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Repurposing Content: Make It Work for You

One of the simplest definitions of “repurposing” is the ability to re-form content or data to work with any media.

An example might be using content from collateral materials to create a direct mail piece — and eventually moving to more sophisticated media such as CD-ROMs or the Internet.

There are several reasons to consider repurposing content and data:

* New technologies have created more effective ways to reach customers.

* Customers are demanding a more personalized approach. As a result, printers have become digitized over the past 20 years. Moreover, the Web gives companies direct access to customers.

* Repurposing content can improve the bottom line, as new media allow for cheaper distribution to a highly targeted audience. In fact, a recent XPLOR International Survey found that 85 percent of printers think that the Internet will help them save money. Consequently, more than ever, printers and direct marketers are working together to repurpose both content and data.

For example, an Internet shopping site needed to combine artwork from hundreds of seasoned DMers for a personalized selling opportunity. But the designers worked with many seasoned DMers who primarily used paper to promote products and were unfamiliar with electronic formats. They tried scanning in artwork from existing direct mail pieces but to no avail.

In the end, the site designers learned that simplicity is key and created a single format template to explain to online shoppers exactly what the item offered is, as well as how and when they will receive the item, giving consumers the ability to make decisions using the same set of criteria for each offer.

The site designers also learned to recreate graphics or reuse logos because not every printed material translates to a computer monitor. The site is using sophisticated demographic information to create content for related traditional direct mail offers. As online shoppers share valuable demographic data, it can be used to mail offers for coupons and trial offers to the stores nearest them.

In addition to repurposing content, it's important to re-examine and repurpose data as well. The data can be just as — if not more — important than the offer itself to improve overall lift response rates and increase the ROI. By repurposing its data, overlaying standard customer data with demographics and psychographics and using sophisticated data-mining techniques, one retailer was able to create an entirely new retail environment tailored to a specific group of customers.

Putting it into practice: advice for direct marketers: Based on these customer examples as well as other expert sources, here are my top 10 tips for repurposing content or data:

* Emphasize the importance of creating a product to fulfill a specific niche. It sounds remarkably simple, but it is important to find out what your customers want before sending offers in the mail.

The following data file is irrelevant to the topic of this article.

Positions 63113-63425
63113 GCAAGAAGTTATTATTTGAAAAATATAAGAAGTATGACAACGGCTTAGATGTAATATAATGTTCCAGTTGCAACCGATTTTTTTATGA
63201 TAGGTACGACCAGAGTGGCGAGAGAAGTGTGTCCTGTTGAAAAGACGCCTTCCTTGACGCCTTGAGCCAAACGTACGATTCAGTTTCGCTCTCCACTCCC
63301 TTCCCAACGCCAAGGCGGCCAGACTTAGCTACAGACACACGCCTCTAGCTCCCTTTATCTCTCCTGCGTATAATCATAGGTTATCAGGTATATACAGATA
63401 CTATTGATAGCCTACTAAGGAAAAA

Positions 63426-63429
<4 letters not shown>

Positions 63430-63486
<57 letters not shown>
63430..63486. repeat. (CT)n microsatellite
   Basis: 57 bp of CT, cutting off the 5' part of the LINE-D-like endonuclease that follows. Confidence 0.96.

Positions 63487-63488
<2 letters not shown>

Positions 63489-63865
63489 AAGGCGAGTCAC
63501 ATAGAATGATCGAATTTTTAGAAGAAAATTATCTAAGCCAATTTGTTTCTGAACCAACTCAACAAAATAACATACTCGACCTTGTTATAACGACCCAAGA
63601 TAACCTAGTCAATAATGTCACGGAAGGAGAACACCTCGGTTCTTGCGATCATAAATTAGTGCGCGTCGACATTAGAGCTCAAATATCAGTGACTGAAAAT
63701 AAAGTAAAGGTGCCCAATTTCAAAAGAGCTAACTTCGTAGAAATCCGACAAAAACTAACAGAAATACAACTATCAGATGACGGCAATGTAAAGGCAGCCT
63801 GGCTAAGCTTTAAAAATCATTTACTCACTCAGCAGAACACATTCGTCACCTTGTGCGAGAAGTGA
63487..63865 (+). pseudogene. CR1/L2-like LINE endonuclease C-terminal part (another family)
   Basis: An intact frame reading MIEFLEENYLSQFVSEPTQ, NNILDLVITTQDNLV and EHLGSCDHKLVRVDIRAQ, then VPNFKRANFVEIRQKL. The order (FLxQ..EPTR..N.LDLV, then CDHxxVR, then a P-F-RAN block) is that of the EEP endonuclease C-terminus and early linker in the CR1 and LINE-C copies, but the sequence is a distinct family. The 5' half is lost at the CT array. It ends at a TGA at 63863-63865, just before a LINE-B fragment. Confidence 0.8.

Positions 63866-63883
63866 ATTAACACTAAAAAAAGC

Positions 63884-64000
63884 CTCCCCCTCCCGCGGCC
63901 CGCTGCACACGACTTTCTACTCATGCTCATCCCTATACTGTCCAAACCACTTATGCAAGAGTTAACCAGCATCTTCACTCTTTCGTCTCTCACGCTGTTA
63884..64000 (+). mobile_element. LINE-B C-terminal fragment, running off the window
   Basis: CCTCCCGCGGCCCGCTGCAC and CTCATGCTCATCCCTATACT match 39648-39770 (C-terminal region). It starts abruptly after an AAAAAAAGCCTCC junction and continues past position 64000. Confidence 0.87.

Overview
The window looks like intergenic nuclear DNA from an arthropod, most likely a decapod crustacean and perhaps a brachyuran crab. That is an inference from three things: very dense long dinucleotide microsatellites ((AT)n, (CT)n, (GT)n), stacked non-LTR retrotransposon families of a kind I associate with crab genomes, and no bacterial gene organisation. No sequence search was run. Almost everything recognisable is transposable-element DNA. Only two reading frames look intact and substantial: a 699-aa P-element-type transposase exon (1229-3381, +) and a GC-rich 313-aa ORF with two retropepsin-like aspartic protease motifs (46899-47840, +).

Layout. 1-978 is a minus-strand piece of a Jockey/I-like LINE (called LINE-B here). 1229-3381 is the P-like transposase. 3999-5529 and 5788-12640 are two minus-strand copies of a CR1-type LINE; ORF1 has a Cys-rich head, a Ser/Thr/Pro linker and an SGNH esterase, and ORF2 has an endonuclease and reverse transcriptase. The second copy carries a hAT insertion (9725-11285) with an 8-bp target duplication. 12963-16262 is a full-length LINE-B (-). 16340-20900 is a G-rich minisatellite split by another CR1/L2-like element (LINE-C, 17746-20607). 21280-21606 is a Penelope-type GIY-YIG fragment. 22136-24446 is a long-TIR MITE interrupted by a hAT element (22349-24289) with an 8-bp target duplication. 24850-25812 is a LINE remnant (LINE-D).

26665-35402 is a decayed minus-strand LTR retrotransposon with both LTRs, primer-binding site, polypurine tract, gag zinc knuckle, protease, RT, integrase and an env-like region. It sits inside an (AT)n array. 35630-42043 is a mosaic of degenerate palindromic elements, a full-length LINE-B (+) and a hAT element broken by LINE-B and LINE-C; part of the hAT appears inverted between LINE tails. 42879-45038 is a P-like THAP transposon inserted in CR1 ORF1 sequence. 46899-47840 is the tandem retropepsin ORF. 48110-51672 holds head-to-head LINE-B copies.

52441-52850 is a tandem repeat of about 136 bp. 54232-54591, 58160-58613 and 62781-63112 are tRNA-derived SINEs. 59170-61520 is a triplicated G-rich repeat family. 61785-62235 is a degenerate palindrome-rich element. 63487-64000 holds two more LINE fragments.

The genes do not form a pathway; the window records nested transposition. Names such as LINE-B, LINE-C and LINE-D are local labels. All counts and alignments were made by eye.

* Simplicity is the key to creating compatible designs and content: Always be sure materials are easy to transfer and navigate. As a word of caution, remember simplicity doesn't mean losing graphics capabilities.

* Treat customers well and they will be amazingly loyal, which is truer than ever on the Internet. The Internet is an intimate and immediate conversation that breaks down layers of traditional retail and distribution from reaching a customer.

* Use the Internet to help capture and distribute data. Take advantage of the interactivity of the Web to encourage customers to submit information and enhance your variable database.

* Remember some customers require or prefer proprietary ISDN networks such as WAMNet, DAX and 4-Sight to help transfer proprietary content and data en masse. For digital printing, samples of inventory can be placed online and tied to a Web-based order form. Printers in turn can offer a new distribution outlet with little inventory burden.

* Staff with data experience is a plus. Data communications is a specialized field but still prone to the same problems of out-of-date equipment as the rest of the computer industry. In time, adding staff with data communications expertise will be as important as having staff with graphics arts capabilities.

* Identify as many possible uses for the original content as possible. Choosing a medium is an important part of repurposing. This involves up-front design and the need to anticipate all of the possible alternatives of repurposing your information. For example, what happens if an author dies after a piece is produced? How do you know the original intent?

* Remember repurposing takes longer than expected. Some experts say to allow 50 percent more time than originally estimated for new media projects. Bear in mind, there is a lot of re-editing and re-formatting involved.

* Handle all copyright questions up front. Be sure to resolve any possible copyright issues for the original work and make sure to buy all the rights you intend to use. It's important to ask, “Does your company have the online rights to each piece?”

* Finally, partner with suppliers equipped to handle your technological improvements. As existing new media continue to evolve, it's important to work with a supplier that can meet your company's growing demands and help manage various forms of data.

Now it's time to ask, is your brand or service prepared to repurpose materials? Undoubtedly, it requires vision, planning, clear goals and know-how to succeed.

If you have these four elements in place, you are well on your way to successful repurposing.

Jack Smith is senior vice president of marketing and merchandise media for R.R. Donnelley & Sons Co., Chicago.

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